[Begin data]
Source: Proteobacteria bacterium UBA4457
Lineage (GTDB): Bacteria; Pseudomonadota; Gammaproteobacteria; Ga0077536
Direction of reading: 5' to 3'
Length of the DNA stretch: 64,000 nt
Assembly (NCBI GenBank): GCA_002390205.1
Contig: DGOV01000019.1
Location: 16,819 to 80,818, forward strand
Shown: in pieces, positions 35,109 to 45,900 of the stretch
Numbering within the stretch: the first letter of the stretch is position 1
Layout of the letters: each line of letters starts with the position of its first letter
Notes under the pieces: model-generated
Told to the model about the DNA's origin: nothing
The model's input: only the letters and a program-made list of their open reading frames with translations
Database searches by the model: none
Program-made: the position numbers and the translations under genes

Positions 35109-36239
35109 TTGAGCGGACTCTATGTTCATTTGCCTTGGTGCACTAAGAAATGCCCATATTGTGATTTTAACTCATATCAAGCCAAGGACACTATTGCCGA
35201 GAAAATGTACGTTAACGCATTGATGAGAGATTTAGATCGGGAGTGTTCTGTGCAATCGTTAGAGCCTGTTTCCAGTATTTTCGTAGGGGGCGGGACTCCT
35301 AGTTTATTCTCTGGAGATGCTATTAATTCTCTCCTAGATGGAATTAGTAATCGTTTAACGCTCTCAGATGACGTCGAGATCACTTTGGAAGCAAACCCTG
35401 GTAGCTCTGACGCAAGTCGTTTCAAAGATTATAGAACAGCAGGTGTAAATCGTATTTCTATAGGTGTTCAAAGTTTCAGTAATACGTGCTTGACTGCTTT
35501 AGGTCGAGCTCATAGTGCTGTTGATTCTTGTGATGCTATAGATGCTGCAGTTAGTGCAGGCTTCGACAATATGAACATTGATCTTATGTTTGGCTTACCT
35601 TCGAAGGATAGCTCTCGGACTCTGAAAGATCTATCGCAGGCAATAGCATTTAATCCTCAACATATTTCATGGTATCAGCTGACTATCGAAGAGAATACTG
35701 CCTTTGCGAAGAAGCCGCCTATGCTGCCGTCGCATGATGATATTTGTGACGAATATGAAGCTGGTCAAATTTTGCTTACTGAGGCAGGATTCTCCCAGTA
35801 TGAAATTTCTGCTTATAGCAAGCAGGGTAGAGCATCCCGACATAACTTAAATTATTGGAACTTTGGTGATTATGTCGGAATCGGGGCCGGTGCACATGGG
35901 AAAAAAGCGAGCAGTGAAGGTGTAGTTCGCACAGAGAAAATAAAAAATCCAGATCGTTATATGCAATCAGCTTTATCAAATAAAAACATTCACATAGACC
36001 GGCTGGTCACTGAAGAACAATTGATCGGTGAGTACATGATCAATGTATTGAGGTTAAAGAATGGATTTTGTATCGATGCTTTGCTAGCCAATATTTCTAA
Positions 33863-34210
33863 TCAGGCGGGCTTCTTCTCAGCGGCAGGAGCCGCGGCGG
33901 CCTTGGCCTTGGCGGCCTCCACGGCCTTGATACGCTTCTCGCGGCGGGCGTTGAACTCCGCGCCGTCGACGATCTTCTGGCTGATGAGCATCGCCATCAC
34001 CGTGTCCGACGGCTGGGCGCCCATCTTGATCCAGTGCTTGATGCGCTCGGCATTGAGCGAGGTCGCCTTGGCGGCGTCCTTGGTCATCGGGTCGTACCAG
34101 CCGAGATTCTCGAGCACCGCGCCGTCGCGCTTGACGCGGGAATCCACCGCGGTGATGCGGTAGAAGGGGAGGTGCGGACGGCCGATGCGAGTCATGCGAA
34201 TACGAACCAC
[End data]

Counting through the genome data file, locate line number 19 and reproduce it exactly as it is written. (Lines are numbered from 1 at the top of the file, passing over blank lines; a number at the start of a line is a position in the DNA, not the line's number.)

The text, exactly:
35301 AGTTTATTCTCTGGAGATGCTATTAATTCTCTCCTAGATGGAATTAGTAATCGTTTAACGCTCTCAGATGACGTCGAGATCACTTTGGAAGCAAACCCTG